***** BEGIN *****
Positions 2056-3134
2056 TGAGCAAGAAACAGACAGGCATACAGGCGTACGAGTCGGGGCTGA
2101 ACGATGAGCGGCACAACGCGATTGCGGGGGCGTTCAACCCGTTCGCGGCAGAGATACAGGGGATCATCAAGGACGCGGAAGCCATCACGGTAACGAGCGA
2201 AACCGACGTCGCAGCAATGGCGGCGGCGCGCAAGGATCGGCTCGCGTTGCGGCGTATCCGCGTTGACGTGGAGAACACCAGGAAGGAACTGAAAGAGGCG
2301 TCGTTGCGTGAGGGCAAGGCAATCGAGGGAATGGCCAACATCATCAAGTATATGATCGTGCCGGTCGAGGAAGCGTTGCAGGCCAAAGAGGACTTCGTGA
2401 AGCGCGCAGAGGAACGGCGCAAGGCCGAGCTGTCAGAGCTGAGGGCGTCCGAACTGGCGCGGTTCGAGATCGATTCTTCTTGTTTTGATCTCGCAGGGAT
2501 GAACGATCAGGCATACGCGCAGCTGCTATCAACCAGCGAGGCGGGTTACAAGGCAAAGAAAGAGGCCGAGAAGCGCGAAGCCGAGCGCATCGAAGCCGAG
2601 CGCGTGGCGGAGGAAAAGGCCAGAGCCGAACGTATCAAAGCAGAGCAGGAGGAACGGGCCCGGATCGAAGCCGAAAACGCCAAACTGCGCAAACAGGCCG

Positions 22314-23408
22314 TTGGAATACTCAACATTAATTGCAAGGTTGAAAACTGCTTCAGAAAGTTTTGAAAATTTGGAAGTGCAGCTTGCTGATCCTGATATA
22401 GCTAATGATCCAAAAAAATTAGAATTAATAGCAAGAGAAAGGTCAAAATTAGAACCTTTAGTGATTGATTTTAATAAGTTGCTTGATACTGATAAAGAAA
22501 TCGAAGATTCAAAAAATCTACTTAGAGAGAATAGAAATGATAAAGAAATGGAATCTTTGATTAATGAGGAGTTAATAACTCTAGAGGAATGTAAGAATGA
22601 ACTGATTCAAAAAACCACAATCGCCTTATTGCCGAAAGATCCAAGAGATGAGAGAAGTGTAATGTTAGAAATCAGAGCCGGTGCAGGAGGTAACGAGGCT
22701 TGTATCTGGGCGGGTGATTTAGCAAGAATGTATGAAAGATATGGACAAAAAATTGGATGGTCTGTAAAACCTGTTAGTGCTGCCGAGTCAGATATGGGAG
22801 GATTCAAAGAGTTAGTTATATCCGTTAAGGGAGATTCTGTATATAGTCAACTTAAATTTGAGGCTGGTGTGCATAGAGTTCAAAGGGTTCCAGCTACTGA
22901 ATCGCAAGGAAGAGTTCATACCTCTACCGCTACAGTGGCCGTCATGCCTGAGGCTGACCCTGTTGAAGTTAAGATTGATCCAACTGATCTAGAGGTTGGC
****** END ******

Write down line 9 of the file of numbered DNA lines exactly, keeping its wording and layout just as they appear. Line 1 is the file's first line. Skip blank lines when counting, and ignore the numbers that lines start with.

Positions 22314-23408